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The Maven RF.1 Rangefinder is a powerful laser rangefinder that can range objects as far away as a 4,500 yards — about 2.5 miles. It’s designed for both rifle and archery hunters, and it includes line of sight and angle compensation modes.
To get us a closer look, Maven sent Man Makes Fire a review unit. After testing it during rifle season in Idaho in a variety of conditions, this is what we learned:
RF.1 Rangefinder Review
I’ve been testing Maven binoculars over the last couple of years, and each time Maven has delivered price-to-value winners. Maven is a direct-to-consumer optics company, which means it cuts out typical retail markup and overhead. This business model lets it offer high-quality products at more affordable price points. (If you’re interested in Maven and its binoculars, start with my B1.2 review here.)
Meanwhile, Maven’s first rangefinder, the RF.1, is powerful. Instead of creating an entry-level model first, Maven jumped out of the starting gate with an elite, long-range laser rangefinder. Not only can it range reflective objects up to 4,500 yards, it can easily find ranges on typical hunting objects at longer-than-typical distances. For instance, I can range a small tree at 800 yards that more entry-level rangefinders simply can’t range at all.
Field & Forest Modes
In addition, the RF.1 uses an innovative lever switch that lets you toggle between ‘Field’ and ‘Forest’ modes. Each mode is tuned to the environment it suggests: The Field mode lets you quickly range objects in open country. The Forest mode ignores small objects in the path of the laser and instead ranges larger, more reflective targets.
What’s this mean? In the case of Field mode, you’re more likely to range a specific object like a deer than bushes, trees or the ground beyond it. In Forest mode, small branches in between yourself and a deer won’t mess up your range.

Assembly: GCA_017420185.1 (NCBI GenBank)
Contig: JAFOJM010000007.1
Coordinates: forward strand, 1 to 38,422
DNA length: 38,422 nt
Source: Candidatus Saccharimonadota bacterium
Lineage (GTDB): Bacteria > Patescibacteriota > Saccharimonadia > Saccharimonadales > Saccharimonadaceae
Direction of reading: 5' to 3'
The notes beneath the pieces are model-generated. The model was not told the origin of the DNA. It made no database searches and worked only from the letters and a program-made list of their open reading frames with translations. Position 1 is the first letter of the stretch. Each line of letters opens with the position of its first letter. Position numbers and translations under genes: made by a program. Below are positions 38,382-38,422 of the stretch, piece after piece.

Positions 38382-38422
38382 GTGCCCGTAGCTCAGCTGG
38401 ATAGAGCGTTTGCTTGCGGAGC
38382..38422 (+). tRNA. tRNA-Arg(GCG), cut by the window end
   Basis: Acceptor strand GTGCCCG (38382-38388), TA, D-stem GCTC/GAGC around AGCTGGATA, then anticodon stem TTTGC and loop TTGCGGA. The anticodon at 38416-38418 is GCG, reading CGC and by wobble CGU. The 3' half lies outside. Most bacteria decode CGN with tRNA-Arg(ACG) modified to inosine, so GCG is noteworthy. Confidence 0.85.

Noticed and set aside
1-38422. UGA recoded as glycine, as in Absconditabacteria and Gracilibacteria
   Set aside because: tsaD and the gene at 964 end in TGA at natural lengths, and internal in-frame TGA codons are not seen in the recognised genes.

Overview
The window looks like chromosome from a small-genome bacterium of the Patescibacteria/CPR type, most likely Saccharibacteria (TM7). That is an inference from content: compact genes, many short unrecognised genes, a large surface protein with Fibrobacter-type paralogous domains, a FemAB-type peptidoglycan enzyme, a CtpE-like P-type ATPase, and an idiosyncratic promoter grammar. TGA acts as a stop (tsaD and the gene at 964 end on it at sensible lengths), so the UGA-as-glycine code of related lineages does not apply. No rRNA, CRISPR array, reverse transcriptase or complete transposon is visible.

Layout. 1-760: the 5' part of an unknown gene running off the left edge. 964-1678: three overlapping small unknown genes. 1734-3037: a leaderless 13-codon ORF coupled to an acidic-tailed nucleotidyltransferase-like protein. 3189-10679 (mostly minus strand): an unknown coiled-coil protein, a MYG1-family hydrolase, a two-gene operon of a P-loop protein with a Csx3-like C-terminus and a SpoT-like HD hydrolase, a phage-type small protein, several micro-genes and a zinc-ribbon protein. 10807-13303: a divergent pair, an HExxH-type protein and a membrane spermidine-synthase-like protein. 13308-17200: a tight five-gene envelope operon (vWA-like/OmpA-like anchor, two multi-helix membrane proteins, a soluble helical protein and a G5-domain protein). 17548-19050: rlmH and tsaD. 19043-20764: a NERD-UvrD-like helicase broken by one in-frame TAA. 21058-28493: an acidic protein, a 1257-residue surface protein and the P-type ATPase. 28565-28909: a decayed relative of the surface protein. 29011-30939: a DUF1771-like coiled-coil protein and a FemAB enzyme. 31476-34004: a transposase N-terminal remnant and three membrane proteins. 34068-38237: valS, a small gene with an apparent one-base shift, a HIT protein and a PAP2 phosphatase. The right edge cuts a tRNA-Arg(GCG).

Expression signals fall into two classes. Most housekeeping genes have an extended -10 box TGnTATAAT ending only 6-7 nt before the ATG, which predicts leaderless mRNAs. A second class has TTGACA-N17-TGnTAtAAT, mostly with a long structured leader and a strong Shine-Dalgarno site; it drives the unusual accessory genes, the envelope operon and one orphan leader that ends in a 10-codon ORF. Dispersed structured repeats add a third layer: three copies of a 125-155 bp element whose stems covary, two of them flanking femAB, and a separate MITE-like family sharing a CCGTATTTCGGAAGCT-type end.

The result is an easy-to-use mode option that you can see inside the display — and toggle with your thumb while looking through the RF.1 while ranging. I’m a big fan of this feature.
For where and how I hunt in the mixed terrain of Idaho, both modes are handy. However, while I didn’t hunt with the RF.1 during archery elk season this year, I can see how I would appreciate the Forest mode. Where I hunt elk most often, there’s usually some branches that give lesser rangefinders fits.
Incidentally, the Forest mode is the easiest mode to test because you can say, pick out a tree trunk that’s 50 yards away and then purposely range through branches to see if you get the correct range. And, if you’re curious, you can toggle to Field mode . . . and you’ll likely range individual branches in between you and the tree trunk.
In person, the Maven RF.1 delivers these ranges quickly . . . with surprising confidence. Some less powerful rangefinders have a tendency to simply deliver the range of whatever was large enough in the path to provide a laser reflection first. To get around those tendencies, most good rangefinders have Scan modes that allow you to move the reticule (and corresponding laser) over and around the object you’re trying to range so you can figure out the actual distance.
In my experience so far, the RF.1’s Field/Forest modes removes the pressing need for a Scan mode — however, the RF.1 does have a Scan mode, too (of sorts).
The RF.1 Scan Mode
Maven does have a Scan mode, which in some rangefinders works when you press the power/firing button and hold it. What usually happens is that the rangefinder fires its laser, records a reading, flashes the range distance on the display, then fires again, reads, displays, etc, etc, etc for as long as you hold the button down.